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  • By Bill Lydon
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By Bill Lydon, InTech, Chief Editor

Is the manufacturing industry really at a crossroads requiring major investment in new automation systems?

Vendors and consultants presenting at the conferences and industry events I have been attending are delivering this message. There are a number of words and phrases used to describe these new architectural models, including digitalization, Industry 4.0, Industrial Internet of Things, and smart manufacturing. There certainly are exciting technologies being discussed that can improve manufacturing, but I generally come away thinking about a number of questions.

Are these technologies ready for application today? When I have asked detailed questions at a number of these presentations, the answers typically have been that some of it is available now and a number of functions and features will be available at a later time (six months, one year, in the future). A case in point is a presentation by a major company promoting its big data and analytics offerings. Numerous people asked specifics about functions and were told many will be available at various projected times in the future. I finally asked, “With all these functions and features not completed, should users wait before investing?” The vendor responded, “No, and users should make investments now.” Certainly vendors desire to sell what they have now.

The task of automation professionals is to sort out what new technologies are stable and will add value to their organization. This cannot be done by simply reading vendor press releases and literature and attending sales presentations. It requires doing homework to understand these new technologies, asking questions, and reviewing proof sources. Verifying the functionality and stability of a vendor’s offering by asking questions is certainly not being negative. Simply asking the vendor to demonstrate the new technology in operation is a fair request in the evaluation process.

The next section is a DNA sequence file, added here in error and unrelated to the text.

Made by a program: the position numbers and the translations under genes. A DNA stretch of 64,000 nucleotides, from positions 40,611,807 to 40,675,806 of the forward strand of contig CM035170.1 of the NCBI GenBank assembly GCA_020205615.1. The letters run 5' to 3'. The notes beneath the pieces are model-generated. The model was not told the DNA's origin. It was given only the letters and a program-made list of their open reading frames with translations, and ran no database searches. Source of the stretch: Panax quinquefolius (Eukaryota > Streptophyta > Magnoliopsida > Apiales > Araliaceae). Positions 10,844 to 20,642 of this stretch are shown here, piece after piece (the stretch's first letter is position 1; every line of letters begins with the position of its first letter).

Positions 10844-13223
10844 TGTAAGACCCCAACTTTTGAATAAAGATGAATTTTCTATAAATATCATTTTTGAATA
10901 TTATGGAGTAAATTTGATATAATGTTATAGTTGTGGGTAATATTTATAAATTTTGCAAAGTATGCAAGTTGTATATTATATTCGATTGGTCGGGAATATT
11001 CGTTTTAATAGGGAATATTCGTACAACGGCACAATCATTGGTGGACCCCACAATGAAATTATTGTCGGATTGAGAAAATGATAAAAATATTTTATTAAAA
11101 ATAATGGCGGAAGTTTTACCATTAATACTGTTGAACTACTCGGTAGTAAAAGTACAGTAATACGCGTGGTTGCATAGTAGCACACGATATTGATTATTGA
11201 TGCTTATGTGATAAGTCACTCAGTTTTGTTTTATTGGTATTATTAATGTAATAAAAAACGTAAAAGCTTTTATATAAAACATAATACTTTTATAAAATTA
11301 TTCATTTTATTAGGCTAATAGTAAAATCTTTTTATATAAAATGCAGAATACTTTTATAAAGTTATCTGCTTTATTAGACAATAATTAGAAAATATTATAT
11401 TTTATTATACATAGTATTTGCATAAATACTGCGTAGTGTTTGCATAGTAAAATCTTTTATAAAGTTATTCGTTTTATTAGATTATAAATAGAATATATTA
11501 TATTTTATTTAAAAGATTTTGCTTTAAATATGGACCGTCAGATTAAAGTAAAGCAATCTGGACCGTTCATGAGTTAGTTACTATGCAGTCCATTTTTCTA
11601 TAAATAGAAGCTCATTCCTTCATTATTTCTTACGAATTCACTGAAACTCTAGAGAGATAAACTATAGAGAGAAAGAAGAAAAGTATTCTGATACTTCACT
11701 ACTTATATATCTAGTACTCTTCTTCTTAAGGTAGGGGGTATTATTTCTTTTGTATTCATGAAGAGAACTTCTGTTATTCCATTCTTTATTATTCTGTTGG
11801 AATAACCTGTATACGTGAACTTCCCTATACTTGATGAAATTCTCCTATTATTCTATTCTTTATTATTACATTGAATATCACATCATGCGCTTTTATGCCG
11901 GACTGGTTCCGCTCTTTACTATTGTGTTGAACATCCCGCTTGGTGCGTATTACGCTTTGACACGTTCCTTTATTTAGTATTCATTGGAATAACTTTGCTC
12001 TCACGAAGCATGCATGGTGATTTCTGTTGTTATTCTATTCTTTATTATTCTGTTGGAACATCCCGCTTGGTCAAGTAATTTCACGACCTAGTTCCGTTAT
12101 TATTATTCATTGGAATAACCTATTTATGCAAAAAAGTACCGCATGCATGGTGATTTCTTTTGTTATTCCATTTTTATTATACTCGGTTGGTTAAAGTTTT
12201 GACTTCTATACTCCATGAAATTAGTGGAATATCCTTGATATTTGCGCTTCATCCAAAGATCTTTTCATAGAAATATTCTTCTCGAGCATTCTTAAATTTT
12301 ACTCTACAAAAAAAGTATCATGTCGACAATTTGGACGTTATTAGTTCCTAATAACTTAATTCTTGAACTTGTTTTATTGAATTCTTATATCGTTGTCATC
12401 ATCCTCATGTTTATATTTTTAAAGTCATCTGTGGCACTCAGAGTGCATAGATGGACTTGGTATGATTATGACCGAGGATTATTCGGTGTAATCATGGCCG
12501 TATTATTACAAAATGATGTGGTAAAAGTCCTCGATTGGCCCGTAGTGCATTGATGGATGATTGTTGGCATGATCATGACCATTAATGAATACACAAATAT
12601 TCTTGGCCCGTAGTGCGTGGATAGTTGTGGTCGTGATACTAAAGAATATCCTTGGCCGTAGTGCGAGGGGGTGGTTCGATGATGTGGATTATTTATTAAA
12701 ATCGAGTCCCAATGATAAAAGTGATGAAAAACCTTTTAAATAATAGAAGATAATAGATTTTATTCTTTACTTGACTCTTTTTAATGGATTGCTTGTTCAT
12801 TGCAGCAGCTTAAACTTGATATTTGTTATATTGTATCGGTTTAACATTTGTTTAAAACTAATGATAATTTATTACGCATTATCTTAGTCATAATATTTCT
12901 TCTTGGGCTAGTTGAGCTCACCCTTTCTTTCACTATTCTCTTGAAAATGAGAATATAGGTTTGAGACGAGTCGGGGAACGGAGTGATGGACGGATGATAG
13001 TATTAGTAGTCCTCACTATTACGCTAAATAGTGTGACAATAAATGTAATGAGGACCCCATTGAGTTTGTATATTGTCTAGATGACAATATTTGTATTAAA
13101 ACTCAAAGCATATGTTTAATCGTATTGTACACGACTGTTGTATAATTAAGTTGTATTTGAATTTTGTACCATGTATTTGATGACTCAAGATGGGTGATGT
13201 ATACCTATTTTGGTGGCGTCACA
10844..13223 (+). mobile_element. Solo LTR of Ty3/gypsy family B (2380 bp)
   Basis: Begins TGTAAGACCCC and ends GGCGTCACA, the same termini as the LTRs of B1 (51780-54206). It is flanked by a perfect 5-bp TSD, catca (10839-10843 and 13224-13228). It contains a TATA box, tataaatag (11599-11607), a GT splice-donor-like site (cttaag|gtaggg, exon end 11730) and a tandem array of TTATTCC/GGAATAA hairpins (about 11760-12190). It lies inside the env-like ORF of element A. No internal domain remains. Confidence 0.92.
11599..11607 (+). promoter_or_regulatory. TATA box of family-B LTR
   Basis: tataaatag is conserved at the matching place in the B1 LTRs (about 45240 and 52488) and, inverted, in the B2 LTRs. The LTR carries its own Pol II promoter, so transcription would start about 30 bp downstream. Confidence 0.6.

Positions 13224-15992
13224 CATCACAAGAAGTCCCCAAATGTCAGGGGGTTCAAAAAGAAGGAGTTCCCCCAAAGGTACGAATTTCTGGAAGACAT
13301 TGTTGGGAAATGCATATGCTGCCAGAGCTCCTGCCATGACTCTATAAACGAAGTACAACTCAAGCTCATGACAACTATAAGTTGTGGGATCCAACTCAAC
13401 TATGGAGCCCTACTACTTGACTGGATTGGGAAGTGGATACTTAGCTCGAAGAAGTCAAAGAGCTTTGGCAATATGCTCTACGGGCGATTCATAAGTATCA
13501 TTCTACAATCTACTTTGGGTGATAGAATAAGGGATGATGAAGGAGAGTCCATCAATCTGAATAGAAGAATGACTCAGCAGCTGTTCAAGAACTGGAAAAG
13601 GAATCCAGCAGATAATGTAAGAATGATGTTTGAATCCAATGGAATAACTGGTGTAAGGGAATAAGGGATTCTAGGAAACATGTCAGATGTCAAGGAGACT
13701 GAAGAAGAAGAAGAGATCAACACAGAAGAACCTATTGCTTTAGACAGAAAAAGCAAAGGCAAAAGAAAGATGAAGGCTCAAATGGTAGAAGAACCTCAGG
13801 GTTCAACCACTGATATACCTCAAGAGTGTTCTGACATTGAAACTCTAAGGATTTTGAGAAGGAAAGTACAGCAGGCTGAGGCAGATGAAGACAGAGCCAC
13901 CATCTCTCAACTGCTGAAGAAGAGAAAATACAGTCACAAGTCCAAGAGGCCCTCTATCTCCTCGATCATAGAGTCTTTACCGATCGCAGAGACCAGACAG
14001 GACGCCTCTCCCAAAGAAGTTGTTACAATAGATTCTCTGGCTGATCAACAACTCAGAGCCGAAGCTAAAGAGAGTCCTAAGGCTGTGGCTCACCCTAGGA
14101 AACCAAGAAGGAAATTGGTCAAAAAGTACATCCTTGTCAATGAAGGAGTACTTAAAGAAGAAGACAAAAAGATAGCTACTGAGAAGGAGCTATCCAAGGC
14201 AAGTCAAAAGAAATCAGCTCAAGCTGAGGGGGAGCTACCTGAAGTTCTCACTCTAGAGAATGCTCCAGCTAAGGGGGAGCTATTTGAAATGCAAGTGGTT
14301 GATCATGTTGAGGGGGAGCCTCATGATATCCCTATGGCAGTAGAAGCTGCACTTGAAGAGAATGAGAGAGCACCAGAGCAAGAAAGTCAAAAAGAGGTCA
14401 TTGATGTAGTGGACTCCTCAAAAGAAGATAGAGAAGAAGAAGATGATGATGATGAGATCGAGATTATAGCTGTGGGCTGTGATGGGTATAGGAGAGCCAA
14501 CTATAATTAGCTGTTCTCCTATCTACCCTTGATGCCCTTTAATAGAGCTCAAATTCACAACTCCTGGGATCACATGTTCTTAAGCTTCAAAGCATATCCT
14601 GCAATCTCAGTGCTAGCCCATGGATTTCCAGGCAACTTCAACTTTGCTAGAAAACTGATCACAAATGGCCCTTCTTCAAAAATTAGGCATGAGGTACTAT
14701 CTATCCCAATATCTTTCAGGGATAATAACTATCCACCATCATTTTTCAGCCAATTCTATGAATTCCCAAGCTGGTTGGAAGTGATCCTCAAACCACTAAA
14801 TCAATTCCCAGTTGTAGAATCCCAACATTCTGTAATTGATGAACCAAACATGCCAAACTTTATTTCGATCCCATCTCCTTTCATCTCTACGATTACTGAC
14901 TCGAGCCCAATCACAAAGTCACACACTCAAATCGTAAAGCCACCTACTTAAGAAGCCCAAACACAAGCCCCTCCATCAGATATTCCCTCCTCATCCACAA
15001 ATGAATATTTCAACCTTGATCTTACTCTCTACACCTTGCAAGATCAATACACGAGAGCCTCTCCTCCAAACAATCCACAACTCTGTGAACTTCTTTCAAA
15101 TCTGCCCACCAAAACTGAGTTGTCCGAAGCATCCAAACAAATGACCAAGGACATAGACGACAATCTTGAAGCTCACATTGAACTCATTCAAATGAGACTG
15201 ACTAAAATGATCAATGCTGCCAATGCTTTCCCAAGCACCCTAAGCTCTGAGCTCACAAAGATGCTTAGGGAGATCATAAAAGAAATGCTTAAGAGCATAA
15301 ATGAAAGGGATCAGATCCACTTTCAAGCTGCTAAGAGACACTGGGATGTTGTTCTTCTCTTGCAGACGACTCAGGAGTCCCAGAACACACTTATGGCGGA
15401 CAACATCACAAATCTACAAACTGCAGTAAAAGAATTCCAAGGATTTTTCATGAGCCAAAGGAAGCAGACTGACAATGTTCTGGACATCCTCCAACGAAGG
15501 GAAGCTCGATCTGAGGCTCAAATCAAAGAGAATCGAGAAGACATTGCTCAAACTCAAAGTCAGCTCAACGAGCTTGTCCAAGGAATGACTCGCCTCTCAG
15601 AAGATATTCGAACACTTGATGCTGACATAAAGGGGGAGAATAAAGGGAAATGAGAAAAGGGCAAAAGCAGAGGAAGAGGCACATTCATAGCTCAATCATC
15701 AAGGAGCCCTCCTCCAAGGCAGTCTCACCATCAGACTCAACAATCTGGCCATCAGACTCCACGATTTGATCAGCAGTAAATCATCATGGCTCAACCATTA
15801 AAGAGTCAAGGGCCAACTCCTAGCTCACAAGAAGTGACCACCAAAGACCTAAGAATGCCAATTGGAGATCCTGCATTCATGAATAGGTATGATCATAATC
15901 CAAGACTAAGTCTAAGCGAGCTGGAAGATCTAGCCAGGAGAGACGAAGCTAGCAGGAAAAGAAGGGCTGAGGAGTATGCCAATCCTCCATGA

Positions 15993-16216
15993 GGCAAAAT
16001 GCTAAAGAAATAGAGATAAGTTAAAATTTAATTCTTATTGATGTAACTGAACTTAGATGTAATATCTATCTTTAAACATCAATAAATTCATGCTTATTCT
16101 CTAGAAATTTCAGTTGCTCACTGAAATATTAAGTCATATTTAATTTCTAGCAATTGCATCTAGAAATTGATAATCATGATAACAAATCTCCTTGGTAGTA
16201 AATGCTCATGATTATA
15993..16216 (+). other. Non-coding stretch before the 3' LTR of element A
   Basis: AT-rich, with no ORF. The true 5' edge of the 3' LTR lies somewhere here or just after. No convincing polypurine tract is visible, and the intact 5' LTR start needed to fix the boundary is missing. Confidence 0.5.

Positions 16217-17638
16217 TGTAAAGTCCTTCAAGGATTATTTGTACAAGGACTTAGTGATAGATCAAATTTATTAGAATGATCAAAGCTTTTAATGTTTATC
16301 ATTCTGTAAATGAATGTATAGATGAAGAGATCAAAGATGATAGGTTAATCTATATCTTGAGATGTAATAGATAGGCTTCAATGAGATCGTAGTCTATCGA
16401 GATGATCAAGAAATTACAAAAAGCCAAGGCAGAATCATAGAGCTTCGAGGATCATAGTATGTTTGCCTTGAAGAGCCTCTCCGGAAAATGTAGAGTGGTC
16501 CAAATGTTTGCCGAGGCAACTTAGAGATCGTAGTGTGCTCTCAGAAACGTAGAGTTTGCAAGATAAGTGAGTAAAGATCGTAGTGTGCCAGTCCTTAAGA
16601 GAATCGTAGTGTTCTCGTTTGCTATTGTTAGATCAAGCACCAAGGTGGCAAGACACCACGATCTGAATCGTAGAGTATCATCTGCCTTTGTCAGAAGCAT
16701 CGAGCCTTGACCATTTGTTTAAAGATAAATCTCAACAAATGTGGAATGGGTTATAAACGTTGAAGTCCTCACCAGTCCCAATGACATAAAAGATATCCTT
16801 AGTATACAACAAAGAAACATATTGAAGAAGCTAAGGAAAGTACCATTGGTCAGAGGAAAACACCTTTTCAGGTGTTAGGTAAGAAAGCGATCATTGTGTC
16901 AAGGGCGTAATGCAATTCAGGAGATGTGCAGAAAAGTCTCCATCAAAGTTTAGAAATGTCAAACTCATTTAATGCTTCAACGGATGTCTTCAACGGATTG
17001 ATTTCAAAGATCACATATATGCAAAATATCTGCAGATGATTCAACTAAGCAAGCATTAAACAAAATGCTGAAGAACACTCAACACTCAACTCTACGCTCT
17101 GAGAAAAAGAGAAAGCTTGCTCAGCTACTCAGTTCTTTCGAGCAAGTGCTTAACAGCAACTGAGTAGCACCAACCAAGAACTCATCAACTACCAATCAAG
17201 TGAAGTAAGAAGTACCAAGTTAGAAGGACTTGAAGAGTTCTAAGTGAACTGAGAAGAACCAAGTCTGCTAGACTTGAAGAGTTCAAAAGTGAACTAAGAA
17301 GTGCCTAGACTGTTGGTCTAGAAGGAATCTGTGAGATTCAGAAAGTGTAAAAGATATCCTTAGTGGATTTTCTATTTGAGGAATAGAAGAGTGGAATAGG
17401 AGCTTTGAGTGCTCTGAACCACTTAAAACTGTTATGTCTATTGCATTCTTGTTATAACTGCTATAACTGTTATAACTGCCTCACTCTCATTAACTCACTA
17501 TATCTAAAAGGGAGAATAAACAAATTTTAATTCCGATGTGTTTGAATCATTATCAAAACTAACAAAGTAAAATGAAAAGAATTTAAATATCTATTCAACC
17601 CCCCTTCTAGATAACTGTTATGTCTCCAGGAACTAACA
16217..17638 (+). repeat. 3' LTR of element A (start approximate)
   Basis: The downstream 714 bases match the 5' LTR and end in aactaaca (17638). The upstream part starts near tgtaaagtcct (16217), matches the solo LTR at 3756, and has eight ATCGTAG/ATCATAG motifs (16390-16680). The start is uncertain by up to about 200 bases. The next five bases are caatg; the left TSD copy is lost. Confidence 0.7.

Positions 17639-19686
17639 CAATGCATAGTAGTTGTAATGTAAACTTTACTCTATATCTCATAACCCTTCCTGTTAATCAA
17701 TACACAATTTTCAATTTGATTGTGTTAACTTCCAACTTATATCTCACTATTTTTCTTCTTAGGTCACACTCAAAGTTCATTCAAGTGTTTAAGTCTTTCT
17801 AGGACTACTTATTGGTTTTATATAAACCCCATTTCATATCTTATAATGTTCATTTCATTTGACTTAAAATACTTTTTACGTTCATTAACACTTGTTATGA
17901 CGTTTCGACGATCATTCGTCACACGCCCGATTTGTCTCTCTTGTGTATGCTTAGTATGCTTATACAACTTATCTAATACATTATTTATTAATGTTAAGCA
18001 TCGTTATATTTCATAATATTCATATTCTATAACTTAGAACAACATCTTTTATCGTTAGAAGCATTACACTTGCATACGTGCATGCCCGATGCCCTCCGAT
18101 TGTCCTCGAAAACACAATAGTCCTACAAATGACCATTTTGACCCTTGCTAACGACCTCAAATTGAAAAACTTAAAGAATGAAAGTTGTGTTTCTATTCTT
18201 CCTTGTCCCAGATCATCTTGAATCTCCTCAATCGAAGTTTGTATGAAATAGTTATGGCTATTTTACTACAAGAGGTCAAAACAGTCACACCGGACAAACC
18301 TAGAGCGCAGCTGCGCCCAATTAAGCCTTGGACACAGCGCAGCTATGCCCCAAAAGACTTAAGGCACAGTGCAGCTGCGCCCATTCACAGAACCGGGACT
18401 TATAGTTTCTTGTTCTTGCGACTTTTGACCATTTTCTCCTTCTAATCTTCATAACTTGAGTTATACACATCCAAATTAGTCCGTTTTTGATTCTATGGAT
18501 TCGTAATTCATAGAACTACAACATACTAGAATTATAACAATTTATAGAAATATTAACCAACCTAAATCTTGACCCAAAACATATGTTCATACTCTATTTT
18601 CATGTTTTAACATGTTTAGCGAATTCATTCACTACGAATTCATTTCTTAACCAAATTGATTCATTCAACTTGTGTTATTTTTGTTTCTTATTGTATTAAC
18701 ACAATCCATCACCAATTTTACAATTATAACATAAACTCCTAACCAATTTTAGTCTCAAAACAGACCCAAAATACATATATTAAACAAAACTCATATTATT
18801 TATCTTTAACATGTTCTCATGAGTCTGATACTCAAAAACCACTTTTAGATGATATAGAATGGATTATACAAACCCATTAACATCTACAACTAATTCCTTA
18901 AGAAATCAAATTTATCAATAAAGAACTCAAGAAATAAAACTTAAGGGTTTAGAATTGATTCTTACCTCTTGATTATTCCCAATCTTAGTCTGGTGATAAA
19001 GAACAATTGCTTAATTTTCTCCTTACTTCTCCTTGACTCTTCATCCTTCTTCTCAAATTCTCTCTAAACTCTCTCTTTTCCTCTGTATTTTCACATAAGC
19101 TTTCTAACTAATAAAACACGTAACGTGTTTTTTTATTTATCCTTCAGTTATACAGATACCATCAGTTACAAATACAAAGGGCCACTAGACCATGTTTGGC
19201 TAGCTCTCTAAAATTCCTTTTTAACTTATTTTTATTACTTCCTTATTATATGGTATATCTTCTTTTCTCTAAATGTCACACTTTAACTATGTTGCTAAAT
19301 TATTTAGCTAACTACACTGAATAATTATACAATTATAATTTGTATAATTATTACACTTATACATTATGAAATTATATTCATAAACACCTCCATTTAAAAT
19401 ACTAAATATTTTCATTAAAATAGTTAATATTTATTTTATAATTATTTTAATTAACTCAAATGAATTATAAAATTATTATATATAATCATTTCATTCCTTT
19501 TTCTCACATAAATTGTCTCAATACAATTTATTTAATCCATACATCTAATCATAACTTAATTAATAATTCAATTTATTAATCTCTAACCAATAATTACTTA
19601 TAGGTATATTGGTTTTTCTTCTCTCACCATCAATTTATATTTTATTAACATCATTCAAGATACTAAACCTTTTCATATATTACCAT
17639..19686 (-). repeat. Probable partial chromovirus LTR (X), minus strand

I certainly believe there are a lot of great new technologies that can be applied to improve efficiency and productivity, but in this wave of new technology, there is a high probability that a number of things will not be solid.

The influx of the technology we see in consumer products and computing that can be applied to industrial automation makes me wonder if there will be a significant architectural change in systems. Think about what happened in a relatively short period going from the simple basic cell phone to smartphones and a major open ecosystem of applications at a significantly low cost.

Is the industry close to a major automation and control system architectural change driven by new technology? Automation professionals have a responsibility to their organizations to understand and guide their employers in the adoption of new technology.

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About The Authors

Bill Lydon is an InTech contributing editor with more than 25 years of industry experience. He regularly provides news reports, observations, and insights here and on